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unordered_multimap begin() and end() function in C++ STL

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  • Last Updated : 17 Jun, 2022
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The unordered_multimap::begin() is a built-in function in C++ STL that returns an iterator pointing to the first element in the container or to the first element in one of its buckets.

Syntax: 

unordered_multimap_name.begin(n)

Parameters: The function accepts one parameter. If a parameter is passed, it returns an iterator pointing to the first element in the bucket. If no parameter is passed, then it returns a constant iterator pointing to the first element in the unordered_multimap container.

Return Value: It returns an iterator. It cannot be used to change the value of the unordered_multimap element. 

Below are programs that illustrate the above function: 

Program 1: 

CPP




// C++ program to illustrate the
// unordered_multimap::begin() function
 
#include& lt; bits / stdc++.h & gt;
using namespace std;
 
int main()
{
 
    // declaration
    unordered_multimap& lt;
    int, int& gt;
    sample;
 
    // inserts element
    sample.insert({ 1, 2 });
    sample.insert({ 3, 4 });
    sample.insert({ 3, 4 });
    sample.insert({ 2, 3 });
    sample.insert({ 2, 3 });
 
    // prints all element
    cout& lt;
    <
    "
    Key and Elements : \n& quot;
    ;
    for (auto it = sample.begin(); it != sample.end(); it++)
        cout& lt;
    <
    "
    "
    <
    <
    it - >
    first& lt;
    <
    "
    \t& quot;
    <
    <
    it - >
    second& lt;
    <
    endl;
 
    auto it = sample.begin();
 
    // print the first element
    cout& lt;
    <
    "
    \nThe first key and element : "
    <
    <
    it - >
    first& lt;
    <
    "
    "
    ;
    cout& lt;
    <
    it - >
    second;
 
    return 0;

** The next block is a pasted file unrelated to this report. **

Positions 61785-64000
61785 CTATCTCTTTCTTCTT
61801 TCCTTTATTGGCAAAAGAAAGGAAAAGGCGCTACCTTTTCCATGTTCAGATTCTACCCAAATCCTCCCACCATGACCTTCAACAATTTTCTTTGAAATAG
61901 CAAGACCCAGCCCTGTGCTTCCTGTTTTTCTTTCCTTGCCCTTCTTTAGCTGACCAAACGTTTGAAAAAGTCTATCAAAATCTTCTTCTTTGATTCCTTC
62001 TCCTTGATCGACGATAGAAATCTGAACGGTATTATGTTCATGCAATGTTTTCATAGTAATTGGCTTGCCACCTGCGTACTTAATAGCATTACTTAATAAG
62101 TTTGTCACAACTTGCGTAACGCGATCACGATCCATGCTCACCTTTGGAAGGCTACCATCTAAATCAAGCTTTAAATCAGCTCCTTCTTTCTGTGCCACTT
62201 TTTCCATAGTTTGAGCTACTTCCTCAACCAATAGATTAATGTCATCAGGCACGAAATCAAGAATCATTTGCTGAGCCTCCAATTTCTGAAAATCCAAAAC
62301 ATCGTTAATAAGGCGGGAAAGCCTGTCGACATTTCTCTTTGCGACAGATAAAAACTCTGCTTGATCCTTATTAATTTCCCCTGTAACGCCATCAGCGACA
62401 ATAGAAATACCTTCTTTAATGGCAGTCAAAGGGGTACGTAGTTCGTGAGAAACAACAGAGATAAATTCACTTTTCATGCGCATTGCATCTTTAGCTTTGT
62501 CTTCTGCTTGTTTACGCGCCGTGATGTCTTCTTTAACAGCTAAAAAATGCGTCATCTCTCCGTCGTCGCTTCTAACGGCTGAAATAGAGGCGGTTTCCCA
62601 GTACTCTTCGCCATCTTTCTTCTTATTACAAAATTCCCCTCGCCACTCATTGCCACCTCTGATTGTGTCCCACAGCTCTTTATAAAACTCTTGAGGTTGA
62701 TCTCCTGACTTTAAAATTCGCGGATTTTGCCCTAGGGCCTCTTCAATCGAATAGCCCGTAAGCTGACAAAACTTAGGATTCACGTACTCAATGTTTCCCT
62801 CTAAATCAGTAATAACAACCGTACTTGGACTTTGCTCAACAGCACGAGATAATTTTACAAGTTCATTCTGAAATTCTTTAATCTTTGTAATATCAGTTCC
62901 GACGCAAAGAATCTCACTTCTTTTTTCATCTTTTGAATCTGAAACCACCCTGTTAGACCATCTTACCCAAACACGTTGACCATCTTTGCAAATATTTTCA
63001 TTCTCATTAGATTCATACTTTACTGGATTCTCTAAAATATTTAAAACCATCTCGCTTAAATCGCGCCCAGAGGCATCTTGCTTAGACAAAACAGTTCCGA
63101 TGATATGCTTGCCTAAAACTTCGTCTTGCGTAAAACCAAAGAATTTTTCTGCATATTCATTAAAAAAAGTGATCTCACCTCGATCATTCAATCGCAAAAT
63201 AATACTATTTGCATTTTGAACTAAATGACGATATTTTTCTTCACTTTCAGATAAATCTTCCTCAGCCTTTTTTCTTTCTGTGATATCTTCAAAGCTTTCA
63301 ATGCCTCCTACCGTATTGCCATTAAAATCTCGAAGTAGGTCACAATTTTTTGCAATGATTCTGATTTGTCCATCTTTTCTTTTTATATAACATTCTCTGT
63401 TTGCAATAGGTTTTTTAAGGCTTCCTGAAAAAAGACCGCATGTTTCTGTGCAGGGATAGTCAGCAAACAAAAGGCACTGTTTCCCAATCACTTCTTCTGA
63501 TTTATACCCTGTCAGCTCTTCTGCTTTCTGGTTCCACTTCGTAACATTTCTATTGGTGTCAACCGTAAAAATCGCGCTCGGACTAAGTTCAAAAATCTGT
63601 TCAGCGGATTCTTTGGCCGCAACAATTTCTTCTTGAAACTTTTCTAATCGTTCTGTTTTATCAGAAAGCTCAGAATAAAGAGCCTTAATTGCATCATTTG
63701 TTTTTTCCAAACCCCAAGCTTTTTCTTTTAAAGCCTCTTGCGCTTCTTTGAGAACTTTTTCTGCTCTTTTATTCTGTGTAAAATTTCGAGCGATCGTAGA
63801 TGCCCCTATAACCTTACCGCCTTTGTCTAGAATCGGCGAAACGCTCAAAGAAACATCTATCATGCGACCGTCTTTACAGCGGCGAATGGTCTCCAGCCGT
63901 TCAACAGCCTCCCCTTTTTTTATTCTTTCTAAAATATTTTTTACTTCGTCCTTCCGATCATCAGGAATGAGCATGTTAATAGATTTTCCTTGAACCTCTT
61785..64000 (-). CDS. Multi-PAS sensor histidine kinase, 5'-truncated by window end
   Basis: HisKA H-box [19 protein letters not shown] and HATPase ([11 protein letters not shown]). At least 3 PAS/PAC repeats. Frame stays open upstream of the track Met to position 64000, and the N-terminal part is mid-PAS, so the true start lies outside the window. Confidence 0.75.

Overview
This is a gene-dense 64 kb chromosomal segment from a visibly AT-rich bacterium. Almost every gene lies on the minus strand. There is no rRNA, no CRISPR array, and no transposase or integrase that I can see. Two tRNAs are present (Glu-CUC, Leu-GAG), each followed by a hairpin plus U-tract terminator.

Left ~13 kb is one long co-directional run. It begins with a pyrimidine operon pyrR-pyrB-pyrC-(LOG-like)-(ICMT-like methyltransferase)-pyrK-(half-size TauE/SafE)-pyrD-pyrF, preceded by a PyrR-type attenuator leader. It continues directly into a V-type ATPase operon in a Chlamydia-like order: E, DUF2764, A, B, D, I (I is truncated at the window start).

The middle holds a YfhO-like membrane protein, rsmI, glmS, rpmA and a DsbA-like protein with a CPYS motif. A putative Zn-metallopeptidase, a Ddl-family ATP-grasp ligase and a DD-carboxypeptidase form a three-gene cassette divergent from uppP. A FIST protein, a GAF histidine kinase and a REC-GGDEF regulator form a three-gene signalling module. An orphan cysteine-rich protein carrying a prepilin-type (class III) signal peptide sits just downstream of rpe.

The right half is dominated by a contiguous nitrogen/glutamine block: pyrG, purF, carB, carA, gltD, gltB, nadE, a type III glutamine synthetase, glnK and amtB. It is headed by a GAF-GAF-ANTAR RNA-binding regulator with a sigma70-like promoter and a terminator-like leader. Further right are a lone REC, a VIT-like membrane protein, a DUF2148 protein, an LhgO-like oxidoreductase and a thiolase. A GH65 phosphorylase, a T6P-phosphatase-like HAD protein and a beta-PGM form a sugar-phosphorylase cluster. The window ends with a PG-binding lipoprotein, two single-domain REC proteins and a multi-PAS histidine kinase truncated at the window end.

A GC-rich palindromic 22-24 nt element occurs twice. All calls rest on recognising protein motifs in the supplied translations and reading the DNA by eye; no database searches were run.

}

Output:

Key and Elements: 
   2          3
   2          3
   1          2
   3          4
   3          4

The first key and element: 2 3

Program 2: 

CPP




// C++ program to illustrate the
// unordered_multimap::begin(bucket) function
 
#include& lt; bits / stdc++.h & gt;
using namespace std;
 
int main()
{
 
    // declaration
    unordered_multimap& lt;
    int, int& gt;
    sample;
 
    // inserts element
    sample.insert({ 1, 2 });
    sample.insert({ 3, 4 });
    sample.insert({ 3, 4 });
    sample.insert({ 2, 3 });
    sample.insert({ 2, 3 });
 
    // prints all element
    cout& lt;
    <
    "
    Key and Elements of first bucket : \n& quot;
    ;
    for (auto it = sample.begin(1); it != sample.end(1);
         it++)
        cout& lt;
    <
    "
    "
    <
    <
    it - >
    first& lt;
    <
    "
    \t& quot;
    <
    <
    it - >
    second& lt;
    <
    endl;
 
    auto it = sample.begin(1);
 
    // print the first element
    cout& lt;
    <
    "
    \nThe first key and element in first bucket : "
    <
    <
    it - >
    first& lt;
    <
    "
    "
    ;
    cout& lt;
    <
    it - >
    second;
 
    return 0;
}

Output:

Key and Elements of first bucket: 
   1          2

The first key and element in first bucket: 1 2